# Wosets are Isomorphic to Each Other or Initial Segments/Proof Without Using Choice

## Theorem

Let $\left({S, \preceq_S}\right)$ and $\left({T, \preceq_T}\right)$ be well-ordered sets.

Then precisely one of the following hold:

- $\left({S, \preceq_S}\right)$ is order isomorphic to $\left({T, \preceq_T}\right)$

or:

- $\left({S, \preceq_S}\right)$ is order isomorphic to an initial segment in $\left({T, \preceq_T}\right)$

or:

- $\left({T, \preceq_T}\right)$ is order isomorphic to an initial segment in $\left({S, \preceq_S}\right)$

## Proof

If the sets $S$ and $T$ considered are empty or singletons, the theorem holds vacuously or trivially.

Thus assume $S$ and $T$ each contain at least two elements.

Let $U = \left({S, \preceq_S}\right) \cup \left({T, \preceq_T}\right)$

Define the following relation $\preceq$ on $U$:

- $\forall x, y \in U: x \preceq y$

- $x, y \in S : x \preceq_S y$

or:

- $x, y \in T: x \preceq_T y$

or:

- $x \in S, y \in T$

We claim that $\preceq$ is a well-ordering.

First, we show it is a total ordering.

Checking in turn each of the criteria for a total ordering:

### Reflexivity

If $x = y$, they're necessarily both in $S$ or $T$ simultaneously.

Reflexivity then follows from $\preceq_S$ and $x \preceq_T$ being reflexive, as they are both orderings.

### Transitivity

Let $x, y, z \in U$.

If $x, y , z \in S$ or $x, y , z \in T$ simultaneously, then $\preceq$ is transitive by the transitivity of $\preceq_S$ and $\preceq_T$.

Suppose $x, y \in S$ and $z \in T$.

Let $x \preceq y$ and $y \preceq z$.

Then $x \preceq z$ because $x \in S$ and $y \in T$.

Suppose $x \in S$ and $y, z \in T$.

Then $x \preceq z$ also because $x \in S$ and $y \in T$.

Thus $\preceq$ is transitive.

### Antisymmetry

Let $x \preceq y$ and $y \preceq x$.

If $x, y \in S$ then $x = y$ by the antisymmetry of $\preceq_S$.

Likewise if $x, y \in T$.

If $x \in S$ and $y \in T$, then $y \in S$ and $x \in T$ as well.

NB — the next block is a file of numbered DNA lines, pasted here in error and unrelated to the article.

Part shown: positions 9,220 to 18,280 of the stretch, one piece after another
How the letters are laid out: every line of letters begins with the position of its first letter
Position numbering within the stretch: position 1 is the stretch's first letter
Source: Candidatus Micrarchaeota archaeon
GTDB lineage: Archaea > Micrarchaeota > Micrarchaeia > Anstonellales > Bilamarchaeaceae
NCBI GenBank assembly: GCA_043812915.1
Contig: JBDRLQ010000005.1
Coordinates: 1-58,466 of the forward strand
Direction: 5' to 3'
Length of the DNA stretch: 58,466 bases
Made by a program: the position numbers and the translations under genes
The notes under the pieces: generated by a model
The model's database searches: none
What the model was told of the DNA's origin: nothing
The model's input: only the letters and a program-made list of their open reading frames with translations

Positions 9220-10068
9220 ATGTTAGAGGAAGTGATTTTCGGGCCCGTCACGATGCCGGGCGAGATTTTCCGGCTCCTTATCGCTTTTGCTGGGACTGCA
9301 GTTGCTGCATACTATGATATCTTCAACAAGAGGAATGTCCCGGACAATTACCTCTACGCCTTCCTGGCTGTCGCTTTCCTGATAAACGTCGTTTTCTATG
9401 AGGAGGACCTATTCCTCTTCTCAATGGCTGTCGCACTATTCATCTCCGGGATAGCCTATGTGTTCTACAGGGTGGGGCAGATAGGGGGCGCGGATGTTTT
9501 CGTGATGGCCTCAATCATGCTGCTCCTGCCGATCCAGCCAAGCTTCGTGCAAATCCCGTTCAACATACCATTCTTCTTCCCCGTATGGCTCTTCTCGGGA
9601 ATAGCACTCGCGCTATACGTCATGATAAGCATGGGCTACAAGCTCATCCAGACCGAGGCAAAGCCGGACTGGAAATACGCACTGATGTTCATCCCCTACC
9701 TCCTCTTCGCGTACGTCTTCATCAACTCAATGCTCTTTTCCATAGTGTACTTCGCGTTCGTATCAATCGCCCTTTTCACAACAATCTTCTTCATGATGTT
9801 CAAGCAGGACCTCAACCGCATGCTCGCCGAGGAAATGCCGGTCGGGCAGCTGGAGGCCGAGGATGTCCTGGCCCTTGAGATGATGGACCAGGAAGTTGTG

Thus $x = y$ from the antisymmetry of $\preceq_S$ or $\preceq T$.

Conclude that $\preceq$ is a total ordering.

To show $\preceq$ is a well-ordering, consider a non-empty set $X \subseteq U$.

Then either:

- $X \cap S = \varnothing$

or:

- $X \cap T = \varnothing$

or:

- $X \cap S$ is non-empty and $X \cap T$ is non-empty.

In the first case, $X \subseteq T$, by Intersection with Complement is Empty iff Subset.

Then $X$ has a smallest element defined by $\preceq_T$.

In the second case, $X \subseteq S$, also by Intersection with Complement is Empty iff Subset.

Then $X$ has a smallest element defined by $\preceq_S$.

In the third case, the smallest element of $X \setminus T$ is an element of $S$.

Thus it precedes any element of $T$ by the definition of $\preceq$.

The smallest element of $X \setminus T$, which is a subset of $S$, is guaranteed to exist by the well-ordering on $S$.

This smallest element is then also the smallest element of $\left({X \setminus T}\right) \cup T = X$.

Thus $\preceq$ is a well-ordering on $S \cup T$.

$\Box$

Consider the mapping:

- $k: \left({T, \preceq_T}\right) \to \left({U, \preceq}\right)$:

- $k(\alpha) = \alpha$

Then $k$ is strictly increasing, by the construction of $\preceq$.

Thus there is a strictly increasing mapping from $T$ to $U$.

From Strictly Increasing Mapping Between Wosets Implies Order Isomorphism, $T$ is order isomorphic to $U$ or an initial segment of $U$.

Let $\mathcal I_x$ denote the initial segment in $U$ determined by $x$, according to $k$.

Note that $\mathcal I_x = \mathcal I_{k(x)}$, because $k(x) = x$.

Suppose $x \in S$.

Then $\mathcal I_x \subseteq S$ because $\preceq$ is a well-ordering.

Thus there is an order isomorphism from $T$ to $\mathcal I_x$ in $S$.

Suppose $x = \min T$, the smallest element of $T$.

Then every element of $S$ strictly precedes $x$, as $x$ is in $T$.

Also, $x$ precedes every element of $T$, so $\mathcal I_x \ne T$.

Thus there is an order isomorphism from $T$ to all of $S$.

Suppose $x \in T$ and $x \ne \min T$.

Then $\mathcal I_x$ defines an initial segment in $T$.

Also, every element of $S$ strictly precedes $x$, as $x$ is in $T$.

Thus there is an order isomorphism from an initial segment of $T$ to all of $S$.

The cases are distinct by No Isomorphism from Woset to Initial Segment.

$\blacksquare$

## Sources

- 2000: James R. Munkres:
*Topology*(2nd ed.): Supplementary Exercises $1.4$